Originally published October 2012
A new portrait of the founding father challenges the long-held perception of Thomas Jefferson as a benevolent slaveholder
With five simple words in the Declaration of Independence—“all men are created equal”—Thomas Jefferson undid Aristotle’s ancient formula, which had governed human affairs until 1776: “From the hour of their birth, some men are marked out for subjection, others for rule.” In his original draft of the Declaration, in soaring, damning, fiery prose, Jefferson denounced the slave trade as an “execrable commerce …this assemblage of horrors,” a “cruel war against human nature itself, violating its most sacred rights of life & liberties.” As historian John Chester Miller put it, “The inclusion of Jefferson’s strictures on slavery and the slave trade would have committed the United States to the abolition of slavery.”
That was the way it was interpreted by some of those who read it at the time as well. Massachusetts freed its slaves on the strength of the Declaration of Independence, weaving Jefferson’s language into the state constitution of 1780. The meaning of “all men” sounded equally clear, and so disturbing to the authors of the constitutions of six Southern states that they emended Jefferson’s wording. “All freemen,” they wrote in their founding documents, “are equal.” The authors of those state constitutions knew what Jefferson meant, and could not accept it. The Continental Congress ultimately struck the passage because South Carolina and Georgia, crying out for more slaves, would not abide shutting down the market.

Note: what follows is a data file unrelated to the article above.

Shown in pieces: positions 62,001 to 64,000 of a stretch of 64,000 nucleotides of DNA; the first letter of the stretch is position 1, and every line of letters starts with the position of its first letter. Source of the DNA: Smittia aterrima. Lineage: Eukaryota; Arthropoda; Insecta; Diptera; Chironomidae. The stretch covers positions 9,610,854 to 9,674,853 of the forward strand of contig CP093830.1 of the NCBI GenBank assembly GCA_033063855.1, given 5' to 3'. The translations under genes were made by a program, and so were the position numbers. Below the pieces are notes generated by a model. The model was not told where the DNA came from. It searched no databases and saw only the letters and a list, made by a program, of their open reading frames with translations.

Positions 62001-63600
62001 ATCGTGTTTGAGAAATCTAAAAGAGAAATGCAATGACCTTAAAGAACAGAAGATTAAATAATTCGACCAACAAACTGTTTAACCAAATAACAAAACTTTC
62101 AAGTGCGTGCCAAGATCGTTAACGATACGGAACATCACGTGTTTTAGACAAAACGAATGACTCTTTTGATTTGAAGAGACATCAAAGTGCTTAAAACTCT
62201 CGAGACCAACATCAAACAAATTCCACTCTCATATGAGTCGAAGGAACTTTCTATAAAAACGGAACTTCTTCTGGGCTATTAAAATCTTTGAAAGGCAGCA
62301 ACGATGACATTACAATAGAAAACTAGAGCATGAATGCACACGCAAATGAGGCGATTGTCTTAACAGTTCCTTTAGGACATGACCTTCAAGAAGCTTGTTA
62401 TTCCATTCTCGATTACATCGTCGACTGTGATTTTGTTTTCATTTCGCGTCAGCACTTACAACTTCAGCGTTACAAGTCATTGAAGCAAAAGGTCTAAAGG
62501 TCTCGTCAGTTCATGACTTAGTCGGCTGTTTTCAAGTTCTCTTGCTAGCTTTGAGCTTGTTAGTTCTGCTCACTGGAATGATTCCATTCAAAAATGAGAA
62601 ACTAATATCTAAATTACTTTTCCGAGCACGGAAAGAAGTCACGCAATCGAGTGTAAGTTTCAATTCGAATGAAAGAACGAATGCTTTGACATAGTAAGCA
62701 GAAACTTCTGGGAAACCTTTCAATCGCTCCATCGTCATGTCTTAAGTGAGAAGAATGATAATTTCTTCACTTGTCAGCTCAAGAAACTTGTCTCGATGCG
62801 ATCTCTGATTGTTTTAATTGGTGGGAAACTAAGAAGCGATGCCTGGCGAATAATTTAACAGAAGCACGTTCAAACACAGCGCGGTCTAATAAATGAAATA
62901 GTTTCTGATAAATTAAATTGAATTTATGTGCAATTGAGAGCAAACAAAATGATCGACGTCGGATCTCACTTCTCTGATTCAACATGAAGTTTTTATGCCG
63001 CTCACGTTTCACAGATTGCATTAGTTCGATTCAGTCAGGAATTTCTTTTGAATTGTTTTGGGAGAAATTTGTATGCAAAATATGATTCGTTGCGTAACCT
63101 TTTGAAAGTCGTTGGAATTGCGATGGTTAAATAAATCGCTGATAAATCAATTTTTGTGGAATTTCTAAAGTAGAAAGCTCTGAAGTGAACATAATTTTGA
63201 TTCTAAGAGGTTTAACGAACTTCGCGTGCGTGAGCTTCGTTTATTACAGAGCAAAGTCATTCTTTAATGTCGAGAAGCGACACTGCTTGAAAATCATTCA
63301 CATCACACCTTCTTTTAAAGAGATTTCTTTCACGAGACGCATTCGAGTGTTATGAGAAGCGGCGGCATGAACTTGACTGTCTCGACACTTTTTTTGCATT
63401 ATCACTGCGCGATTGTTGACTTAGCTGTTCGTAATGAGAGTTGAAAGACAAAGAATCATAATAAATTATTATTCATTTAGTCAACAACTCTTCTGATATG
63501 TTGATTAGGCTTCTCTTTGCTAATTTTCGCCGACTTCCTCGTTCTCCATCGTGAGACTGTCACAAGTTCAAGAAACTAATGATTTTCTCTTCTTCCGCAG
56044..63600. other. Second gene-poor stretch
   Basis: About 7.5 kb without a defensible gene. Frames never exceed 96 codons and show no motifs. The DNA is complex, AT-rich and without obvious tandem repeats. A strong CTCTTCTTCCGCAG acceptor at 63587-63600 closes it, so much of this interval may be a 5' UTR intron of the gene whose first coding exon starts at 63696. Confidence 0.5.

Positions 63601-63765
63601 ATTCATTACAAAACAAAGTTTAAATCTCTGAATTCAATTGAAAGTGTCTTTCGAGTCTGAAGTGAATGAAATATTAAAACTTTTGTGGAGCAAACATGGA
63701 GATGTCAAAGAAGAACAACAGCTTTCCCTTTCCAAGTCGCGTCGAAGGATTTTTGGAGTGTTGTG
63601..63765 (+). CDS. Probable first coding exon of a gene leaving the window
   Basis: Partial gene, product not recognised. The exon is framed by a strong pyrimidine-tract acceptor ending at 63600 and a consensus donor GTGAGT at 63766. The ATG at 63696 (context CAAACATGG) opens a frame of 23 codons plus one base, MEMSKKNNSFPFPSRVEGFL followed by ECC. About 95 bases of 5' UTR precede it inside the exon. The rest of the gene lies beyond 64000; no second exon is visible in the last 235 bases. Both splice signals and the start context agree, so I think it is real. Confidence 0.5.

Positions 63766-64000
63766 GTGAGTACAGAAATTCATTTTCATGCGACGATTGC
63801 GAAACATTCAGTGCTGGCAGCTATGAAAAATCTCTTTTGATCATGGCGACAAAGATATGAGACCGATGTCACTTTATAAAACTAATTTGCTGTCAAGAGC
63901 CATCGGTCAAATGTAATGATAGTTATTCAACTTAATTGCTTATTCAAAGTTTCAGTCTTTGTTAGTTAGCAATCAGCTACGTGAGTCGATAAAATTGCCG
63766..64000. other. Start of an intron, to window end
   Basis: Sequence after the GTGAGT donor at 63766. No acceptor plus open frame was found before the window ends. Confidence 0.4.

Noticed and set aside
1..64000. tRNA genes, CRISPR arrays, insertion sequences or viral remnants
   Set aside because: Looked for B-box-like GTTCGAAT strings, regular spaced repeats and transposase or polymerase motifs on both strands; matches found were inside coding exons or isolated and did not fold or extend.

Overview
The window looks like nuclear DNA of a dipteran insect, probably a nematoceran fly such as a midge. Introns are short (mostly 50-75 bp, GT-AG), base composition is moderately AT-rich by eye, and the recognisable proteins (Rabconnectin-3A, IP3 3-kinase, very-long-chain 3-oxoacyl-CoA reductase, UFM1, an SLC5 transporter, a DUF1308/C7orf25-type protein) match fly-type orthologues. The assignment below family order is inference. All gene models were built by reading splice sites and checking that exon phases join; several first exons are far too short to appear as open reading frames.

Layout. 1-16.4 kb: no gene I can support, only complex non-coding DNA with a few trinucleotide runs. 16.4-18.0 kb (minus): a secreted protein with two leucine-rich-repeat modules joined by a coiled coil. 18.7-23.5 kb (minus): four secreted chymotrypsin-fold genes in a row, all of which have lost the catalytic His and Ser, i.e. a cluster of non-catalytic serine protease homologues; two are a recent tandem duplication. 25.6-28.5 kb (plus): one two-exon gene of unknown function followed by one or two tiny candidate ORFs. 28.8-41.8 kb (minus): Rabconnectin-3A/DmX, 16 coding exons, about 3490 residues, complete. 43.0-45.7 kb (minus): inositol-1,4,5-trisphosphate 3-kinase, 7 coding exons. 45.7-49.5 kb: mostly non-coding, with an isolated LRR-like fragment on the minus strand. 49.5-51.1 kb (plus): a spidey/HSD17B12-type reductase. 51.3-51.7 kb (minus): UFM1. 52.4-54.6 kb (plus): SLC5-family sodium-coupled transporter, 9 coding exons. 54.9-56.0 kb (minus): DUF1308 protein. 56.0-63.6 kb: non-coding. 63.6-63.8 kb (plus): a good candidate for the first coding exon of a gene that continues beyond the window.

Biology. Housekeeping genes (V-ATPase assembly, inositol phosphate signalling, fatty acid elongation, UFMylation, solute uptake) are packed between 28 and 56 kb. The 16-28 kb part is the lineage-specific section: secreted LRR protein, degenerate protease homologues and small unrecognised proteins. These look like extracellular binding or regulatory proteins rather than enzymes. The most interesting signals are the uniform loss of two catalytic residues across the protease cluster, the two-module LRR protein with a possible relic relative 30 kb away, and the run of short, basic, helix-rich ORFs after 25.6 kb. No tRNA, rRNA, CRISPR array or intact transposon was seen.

“One cannot question the genuineness of Jefferson’s liberal dreams,” writes historian David Brion Davis. “He was one of the first statesmen in any part of the world to advocate concrete measures for restricting and eradicating Negro slavery.”
But in the 1790s, Davis continues, “the most remarkable thing about Jefferson’s stand on slavery is his immense silence.” And later, Davis finds, Jefferson’s emancipation efforts “virtually ceased.”